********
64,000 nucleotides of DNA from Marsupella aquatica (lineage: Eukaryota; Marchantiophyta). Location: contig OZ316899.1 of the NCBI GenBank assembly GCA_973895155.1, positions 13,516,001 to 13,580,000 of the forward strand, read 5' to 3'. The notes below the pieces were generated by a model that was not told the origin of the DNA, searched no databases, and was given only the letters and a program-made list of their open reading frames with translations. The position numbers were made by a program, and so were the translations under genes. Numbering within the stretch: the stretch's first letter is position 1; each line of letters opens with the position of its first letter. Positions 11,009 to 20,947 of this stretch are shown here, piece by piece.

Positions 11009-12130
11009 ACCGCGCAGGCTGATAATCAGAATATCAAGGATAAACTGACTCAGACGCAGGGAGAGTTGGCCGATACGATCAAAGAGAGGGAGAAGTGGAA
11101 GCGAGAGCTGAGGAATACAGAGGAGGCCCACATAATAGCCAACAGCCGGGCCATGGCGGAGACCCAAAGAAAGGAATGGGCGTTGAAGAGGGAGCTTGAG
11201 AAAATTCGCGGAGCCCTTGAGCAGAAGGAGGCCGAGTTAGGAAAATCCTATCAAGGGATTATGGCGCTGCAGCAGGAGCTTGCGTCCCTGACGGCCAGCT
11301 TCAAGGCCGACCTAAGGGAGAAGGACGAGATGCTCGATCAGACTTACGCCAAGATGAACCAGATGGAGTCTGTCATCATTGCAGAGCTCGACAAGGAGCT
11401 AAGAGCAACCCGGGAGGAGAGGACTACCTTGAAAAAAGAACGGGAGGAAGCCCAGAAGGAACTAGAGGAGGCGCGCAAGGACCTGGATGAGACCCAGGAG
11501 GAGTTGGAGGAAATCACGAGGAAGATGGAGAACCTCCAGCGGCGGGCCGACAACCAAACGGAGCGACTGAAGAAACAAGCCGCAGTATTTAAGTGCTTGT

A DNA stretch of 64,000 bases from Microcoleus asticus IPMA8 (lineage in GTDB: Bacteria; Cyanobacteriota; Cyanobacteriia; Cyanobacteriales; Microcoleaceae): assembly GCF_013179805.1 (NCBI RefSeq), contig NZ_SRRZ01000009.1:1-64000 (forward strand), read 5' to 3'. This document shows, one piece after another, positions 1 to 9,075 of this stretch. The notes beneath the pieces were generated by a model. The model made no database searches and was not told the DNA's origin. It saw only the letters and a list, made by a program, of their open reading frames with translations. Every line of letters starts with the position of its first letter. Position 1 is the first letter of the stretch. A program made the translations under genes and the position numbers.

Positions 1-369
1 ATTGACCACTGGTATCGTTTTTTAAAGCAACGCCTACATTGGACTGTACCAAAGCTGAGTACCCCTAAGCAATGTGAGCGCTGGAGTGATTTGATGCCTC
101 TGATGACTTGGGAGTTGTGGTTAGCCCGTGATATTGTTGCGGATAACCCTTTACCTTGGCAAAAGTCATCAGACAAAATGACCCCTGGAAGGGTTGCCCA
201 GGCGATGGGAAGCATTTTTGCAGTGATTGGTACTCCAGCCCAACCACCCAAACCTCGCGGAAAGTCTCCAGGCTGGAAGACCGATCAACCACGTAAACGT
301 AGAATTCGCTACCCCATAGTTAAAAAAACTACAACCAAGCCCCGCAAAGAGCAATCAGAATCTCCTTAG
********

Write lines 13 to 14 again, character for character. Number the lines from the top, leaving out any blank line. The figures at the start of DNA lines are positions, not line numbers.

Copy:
201 GGCGATGGGAAGCATTTTTGCAGTGATTGGTACTCCAGCCCAACCACCCAAACCTCGCGGAAAGTCTCCAGGCTGGAAGACCGATCAACCACGTAAACGT
301 AGAATTCGCTACCCCATAGTTAAAAAAACTACAACCAAGCCCCGCAAAGAGCAATCAGAATCTCCTTAG